2nd Voice.— "So am I."

3rd Voice.— "So am I." The unsuspecting "1st Voico" falls into the trap, and, under the impression that ho is addressing men of kindred tastes, adds, "It makes the timo so pleasantly pass. And fills the heart with pleasure." Hereupon tho "2nd Voice" is shocked, and throwing off the cloak of harmless dissimulation, si<,'hs out the following couplet— "Ah, water pure doth brighter shine, Than brandy, rum, or sparkling wine." The " 3rd Voice," however, wishing to keep up the joke a little longer, chimes in with a bit of his old experience:

3rd Voice.—" But sad is the fix if the liquors you mix." But the " 1st Voico" is evidently an old hand, and immediately adds,

'* "Oh, I never do that." Aad the other two voices, with sly meaning,

'2nd Voice.— "Nor I."

3rd Voice.— "Nor I." But" 1st Voice" begins to suspect something, and basely endeavours to retrieve his position in the eyes of his friends by joining in a toetotal

f'ltorm—" Oh yes, we love the social glass,

But it must bo filled with water; Wisdom says ' bo temperate' now, To every son and daughter." "2nd Voico" re-opens the subject with the following unobjectionable proposition,

"I like with a friend an hour to pass."
3rd Voice.— "So do I."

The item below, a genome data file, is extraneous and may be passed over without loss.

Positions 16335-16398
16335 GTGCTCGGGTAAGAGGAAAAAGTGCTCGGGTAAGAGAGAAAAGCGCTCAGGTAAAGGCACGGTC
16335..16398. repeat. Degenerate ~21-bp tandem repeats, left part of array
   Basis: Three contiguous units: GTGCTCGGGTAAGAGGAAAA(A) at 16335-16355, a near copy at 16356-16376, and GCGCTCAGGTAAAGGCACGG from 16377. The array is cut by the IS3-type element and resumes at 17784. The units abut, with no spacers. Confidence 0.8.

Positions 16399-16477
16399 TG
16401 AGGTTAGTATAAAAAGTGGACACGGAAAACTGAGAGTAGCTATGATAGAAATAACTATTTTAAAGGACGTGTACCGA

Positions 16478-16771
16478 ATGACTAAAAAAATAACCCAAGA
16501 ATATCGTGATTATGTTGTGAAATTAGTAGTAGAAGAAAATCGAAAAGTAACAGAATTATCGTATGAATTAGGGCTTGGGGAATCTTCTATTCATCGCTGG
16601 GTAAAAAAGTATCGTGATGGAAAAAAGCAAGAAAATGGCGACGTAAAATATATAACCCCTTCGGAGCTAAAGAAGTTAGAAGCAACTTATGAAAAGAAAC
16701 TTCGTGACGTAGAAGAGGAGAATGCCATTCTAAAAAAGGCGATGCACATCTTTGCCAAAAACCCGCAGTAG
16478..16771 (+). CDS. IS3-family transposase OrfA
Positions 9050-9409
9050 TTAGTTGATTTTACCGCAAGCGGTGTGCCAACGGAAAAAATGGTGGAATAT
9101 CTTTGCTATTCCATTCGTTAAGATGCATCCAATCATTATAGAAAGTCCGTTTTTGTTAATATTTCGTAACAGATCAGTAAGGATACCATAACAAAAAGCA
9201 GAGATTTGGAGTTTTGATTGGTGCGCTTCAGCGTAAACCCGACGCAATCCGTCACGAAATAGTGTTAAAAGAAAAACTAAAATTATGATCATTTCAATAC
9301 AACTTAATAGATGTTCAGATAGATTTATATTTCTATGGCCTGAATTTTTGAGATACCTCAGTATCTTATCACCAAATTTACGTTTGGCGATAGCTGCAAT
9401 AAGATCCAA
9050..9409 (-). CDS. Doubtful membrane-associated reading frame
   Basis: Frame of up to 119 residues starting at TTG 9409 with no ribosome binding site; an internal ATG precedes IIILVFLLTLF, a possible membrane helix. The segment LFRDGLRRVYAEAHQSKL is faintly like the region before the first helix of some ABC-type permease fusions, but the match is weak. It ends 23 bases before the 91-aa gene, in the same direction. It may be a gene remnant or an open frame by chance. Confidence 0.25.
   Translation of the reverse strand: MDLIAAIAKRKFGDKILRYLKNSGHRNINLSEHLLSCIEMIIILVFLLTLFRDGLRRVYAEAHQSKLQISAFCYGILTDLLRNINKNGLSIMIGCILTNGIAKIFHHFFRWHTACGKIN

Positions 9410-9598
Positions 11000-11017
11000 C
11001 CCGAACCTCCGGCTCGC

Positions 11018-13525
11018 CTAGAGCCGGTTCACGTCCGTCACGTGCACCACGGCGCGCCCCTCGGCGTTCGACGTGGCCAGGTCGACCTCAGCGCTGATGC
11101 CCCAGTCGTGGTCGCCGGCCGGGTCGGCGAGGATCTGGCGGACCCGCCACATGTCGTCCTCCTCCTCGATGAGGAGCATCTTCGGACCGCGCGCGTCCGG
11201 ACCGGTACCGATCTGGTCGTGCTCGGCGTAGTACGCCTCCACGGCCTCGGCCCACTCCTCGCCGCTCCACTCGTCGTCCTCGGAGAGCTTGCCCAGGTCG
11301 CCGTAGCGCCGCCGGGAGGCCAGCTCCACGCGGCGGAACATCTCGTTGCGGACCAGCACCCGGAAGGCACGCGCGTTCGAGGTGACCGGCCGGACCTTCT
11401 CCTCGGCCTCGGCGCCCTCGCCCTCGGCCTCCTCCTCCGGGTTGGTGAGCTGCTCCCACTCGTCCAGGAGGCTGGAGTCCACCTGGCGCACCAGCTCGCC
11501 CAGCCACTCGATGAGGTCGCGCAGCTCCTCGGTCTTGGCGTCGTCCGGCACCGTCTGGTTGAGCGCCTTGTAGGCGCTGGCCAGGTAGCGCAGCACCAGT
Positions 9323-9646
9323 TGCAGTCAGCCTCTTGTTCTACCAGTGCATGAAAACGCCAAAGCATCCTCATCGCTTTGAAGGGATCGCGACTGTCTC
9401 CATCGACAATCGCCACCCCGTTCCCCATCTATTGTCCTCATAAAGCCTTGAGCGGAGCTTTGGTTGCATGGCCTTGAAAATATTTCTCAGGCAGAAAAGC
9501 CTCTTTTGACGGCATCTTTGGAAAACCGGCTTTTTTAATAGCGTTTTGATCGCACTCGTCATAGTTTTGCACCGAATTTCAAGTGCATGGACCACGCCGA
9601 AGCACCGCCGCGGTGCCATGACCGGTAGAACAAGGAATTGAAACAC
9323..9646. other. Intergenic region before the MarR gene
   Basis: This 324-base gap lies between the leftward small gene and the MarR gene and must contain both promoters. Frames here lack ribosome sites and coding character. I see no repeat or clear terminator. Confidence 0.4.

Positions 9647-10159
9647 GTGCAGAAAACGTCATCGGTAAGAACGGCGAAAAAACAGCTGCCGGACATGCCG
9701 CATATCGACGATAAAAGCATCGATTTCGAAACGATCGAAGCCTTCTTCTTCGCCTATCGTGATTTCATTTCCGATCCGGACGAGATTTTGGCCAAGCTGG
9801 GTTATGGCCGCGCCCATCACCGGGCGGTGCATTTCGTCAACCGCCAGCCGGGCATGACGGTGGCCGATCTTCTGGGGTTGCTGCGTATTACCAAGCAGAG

1st Voice.— "So do I."

2nd Voice (who is anxious not to be misunderstood).
"But never with the social glass."
Unless it be cold water."
3rd Voice.— "No! friendship's joys are so divine,

_ They never should bo pledged with wine."

By this time "l«t Voico" begins to see that his friends are "talking it him," and (losing his temper) replies,

"Perhaps you may think that I love strong drink."

2nd Voice (throwing ojf all disguise).—" I certainly do." 3rd Voice (ditto).—" And I." 1st V'-ice (contemptibly).—" Not I." Then " chorus" as before. , "3rd Voice " then reopens tho conversation: 3rd Voice.— "I love to sing a temperanco glee." 1st Voice (in base acquiescence).—" So do I." 2nd Voice.—" So do I."

3rd Voice.— "I long to see the inebriate free, And every moderate drinker." This is rather cloudy, but perhaps "3rd Voice" has had too much wator.

1st Voice (the humbug !).—

"I'm glad to meet with friends so true,
. For I have long been temperato too!"

Hereupon "2nd Voico" begins to suspect that they've been wasting their convorsion talk on a believer, and disconcerted thereat whispers to " 3rd Voice,"

"Then I understand he's a temperate man!"

3rd Voice (verij smntt voice this time).—" I reckon hn is." 1st Voice (who ha* over/ward this) triumphantly.—" You're right!" All (this sounds tipsy but it isn't).-—" All right." And the three friends join in tho ecstatic chorus,

"Oh, yes, we love the temperate glass,
But it must bs filled with water;
"Wisdom says ' be temperate' now,
To every son and daughter."

There! Wo defy tho caricaturists of tho Teetotal movement to do its cause more harm than the contemptible drivol we have quoted.


Apnoi-os Of A Recent Discussion.

Mr. Jdun Ruskin,
Assuming the buskin,

Rushed on to the stage, willy nillv,
And told the U. T.,
Less welcomo than free,

That its leader on servants was silly.

Said tho D. T., "Your letter,
Dear sir, 's not much better,"

Conducting the contest with boithoinmic,
For J. R., tho art-critical,
Knows of Political

More than Domestic Economy,—

Yet of that knows so little
That Fun just a bit '11